Final Thought on I Bonds Are a Deal
I Bonds are increasingly popular because of their inflation protection feature. They are now offering higher yields than CDs, savings accounts, REITs, utility stocks, and MLPs. There is little risk in owning I Bonds, especially if inflation stays high and the stock market remains volatile.
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The Stock of the Week
Today we highlight Lancaster Colony (LANC), a small consumer staples company. Lancaster Colony makes food products under the New York BRAND Bakery, Girard’s, Sister Schubert, Marzetti, Cardini’s, and Chatham Village labels. Lancaster Colony missed earnings estimates by a wide margin because of high inflation for input materials, labor, packaging, and freight. The company raised prices, but the effect is lagging. According to Stock Rover*, the stock price was down nearly (-37.3%) in the trailing 1-year. Lancaster Colony is a Dividend King with 60 years of increases. The forward dividend yield is about 2.67%, the highest in the past decade and more than double the 5-year average. The stock price is below the 50-day and 200-day exponential moving average (EMA). The forward P/E ratio is about 27.1X, below the range in the past 5-years.
Dividend Increases and Reinstatements
Search for a stock in the list of dividend increases and reinstatements. This list is updated weekly. In addition, you can search for your stocks by company name, ticker, and date.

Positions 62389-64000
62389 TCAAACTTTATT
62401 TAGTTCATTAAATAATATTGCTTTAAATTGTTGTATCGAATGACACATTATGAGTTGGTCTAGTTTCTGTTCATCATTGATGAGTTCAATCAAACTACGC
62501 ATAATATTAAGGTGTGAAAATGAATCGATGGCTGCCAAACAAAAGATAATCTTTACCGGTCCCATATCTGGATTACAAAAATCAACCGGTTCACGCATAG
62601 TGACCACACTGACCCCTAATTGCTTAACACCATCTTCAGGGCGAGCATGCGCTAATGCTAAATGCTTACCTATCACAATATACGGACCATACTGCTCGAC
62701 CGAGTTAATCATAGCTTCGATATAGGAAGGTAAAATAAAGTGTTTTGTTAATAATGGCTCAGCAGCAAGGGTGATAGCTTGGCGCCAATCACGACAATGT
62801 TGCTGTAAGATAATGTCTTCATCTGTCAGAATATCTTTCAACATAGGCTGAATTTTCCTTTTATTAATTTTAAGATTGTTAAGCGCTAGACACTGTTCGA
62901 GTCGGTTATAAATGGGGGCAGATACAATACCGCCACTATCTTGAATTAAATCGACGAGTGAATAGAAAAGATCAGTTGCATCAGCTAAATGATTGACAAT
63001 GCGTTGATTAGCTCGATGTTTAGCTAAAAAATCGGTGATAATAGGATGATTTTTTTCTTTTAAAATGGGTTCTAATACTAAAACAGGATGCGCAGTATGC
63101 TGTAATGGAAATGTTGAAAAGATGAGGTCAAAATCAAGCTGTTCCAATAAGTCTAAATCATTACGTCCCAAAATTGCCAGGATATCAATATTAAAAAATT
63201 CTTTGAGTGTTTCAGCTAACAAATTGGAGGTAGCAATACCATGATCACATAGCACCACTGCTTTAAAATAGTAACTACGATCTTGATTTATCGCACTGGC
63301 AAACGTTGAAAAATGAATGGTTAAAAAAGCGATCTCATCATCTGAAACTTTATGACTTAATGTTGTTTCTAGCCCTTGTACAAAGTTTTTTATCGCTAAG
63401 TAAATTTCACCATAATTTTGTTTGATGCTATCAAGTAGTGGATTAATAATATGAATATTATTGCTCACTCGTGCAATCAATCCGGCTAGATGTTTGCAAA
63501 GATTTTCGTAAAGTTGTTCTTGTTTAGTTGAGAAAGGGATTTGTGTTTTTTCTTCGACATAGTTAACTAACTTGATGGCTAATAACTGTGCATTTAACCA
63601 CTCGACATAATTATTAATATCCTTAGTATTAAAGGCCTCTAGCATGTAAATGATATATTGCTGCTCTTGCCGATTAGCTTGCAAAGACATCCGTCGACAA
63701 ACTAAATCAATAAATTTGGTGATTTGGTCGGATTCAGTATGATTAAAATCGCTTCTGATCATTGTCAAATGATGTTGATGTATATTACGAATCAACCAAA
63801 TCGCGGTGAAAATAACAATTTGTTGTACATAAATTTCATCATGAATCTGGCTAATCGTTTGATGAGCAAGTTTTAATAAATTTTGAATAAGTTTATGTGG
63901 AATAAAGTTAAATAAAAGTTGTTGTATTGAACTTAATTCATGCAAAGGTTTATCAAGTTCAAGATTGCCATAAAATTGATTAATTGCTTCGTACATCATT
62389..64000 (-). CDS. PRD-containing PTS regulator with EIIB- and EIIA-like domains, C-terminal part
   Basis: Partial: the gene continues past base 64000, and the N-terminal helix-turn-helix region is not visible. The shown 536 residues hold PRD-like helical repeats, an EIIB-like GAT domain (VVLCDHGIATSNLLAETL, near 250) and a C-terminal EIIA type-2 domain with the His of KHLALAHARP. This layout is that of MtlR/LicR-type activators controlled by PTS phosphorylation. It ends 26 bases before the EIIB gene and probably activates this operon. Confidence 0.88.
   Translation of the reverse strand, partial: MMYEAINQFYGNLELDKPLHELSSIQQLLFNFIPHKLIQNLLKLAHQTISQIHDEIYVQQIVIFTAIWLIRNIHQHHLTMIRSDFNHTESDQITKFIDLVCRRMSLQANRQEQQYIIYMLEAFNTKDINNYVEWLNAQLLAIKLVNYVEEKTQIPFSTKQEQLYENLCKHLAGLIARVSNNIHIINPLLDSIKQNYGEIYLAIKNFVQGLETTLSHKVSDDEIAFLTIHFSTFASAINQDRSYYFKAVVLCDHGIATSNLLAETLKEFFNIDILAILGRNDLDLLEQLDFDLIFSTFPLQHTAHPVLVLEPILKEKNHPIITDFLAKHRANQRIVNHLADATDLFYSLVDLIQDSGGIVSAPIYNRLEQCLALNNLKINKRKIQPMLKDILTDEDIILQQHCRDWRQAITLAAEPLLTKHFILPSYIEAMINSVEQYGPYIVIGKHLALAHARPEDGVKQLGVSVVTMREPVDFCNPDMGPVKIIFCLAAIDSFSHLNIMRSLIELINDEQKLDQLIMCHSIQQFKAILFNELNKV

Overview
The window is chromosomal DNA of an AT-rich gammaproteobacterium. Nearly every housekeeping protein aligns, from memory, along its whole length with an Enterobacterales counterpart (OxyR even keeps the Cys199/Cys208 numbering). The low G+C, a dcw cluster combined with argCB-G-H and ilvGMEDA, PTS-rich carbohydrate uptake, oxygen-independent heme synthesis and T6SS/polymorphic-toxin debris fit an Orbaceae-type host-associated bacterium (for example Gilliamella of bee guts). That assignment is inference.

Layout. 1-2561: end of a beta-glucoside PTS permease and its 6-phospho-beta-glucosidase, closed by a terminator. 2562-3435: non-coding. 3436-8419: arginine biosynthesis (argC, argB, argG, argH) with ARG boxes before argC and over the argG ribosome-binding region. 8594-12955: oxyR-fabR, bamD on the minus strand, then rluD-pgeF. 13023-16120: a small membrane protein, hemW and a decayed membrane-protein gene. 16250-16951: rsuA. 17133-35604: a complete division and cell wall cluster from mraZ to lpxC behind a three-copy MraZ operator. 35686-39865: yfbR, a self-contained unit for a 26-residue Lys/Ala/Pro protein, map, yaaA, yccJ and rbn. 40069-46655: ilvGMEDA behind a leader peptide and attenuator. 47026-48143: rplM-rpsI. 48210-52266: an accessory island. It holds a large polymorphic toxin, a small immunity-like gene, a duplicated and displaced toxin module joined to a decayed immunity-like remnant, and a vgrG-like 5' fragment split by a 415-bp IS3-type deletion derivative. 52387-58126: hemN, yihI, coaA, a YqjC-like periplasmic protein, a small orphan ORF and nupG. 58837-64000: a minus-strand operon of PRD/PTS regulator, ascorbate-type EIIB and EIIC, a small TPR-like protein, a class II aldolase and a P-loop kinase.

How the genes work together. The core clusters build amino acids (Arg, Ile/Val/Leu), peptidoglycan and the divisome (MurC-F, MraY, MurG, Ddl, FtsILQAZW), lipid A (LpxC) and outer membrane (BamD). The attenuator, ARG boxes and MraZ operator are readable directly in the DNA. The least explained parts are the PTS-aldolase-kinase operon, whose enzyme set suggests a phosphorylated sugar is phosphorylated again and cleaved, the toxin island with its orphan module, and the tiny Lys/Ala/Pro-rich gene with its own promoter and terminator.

Dividend Cuts and Suspensions List
The dividend cuts and suspensions list was most recently updated at the end of May 2022. As a result, the number of companies on the list has risen to 557. Thus, well over 10% of companies that pay dividends have cut or suspended them since the start of the COVID-19 pandemic. The list is updated monthly.
Six new additions indicate companies are experiencing solid profits and cash flow in May.
The new additions were CVR Partners, LP (UAN), Oasis Petroleum (OAS), Eagle Bulk Shipping (EGLE), United Guardian (UG), Golden Ocean (GOGL), and Ellington Residential Mortgage REIT (EARN).
Dow Jones Industrial Averages (DJIA): 32,899 (-0.95%)
NASDAQ: 12,013 (-0.98%)
S&P 500: 4,108 (-1.20%)
The S&P 500 is trading at a price-to-earnings ratio of 20.76X, and the Schiller P/E Ratio is about 32.13X. These multiples are based on trailing twelve months (TTM) earnings.
Note that the long-term means of these two ratios are 16.0X and 16.9X, respectively.
The market is still overvalued despite the recent market correction and rebound. Earnings multiples more than 30X are overvalued based on historical data.
S&P 500 PE Ratio History
Shiller PE Ratio History
Stock Market Volatility – CBOE VIX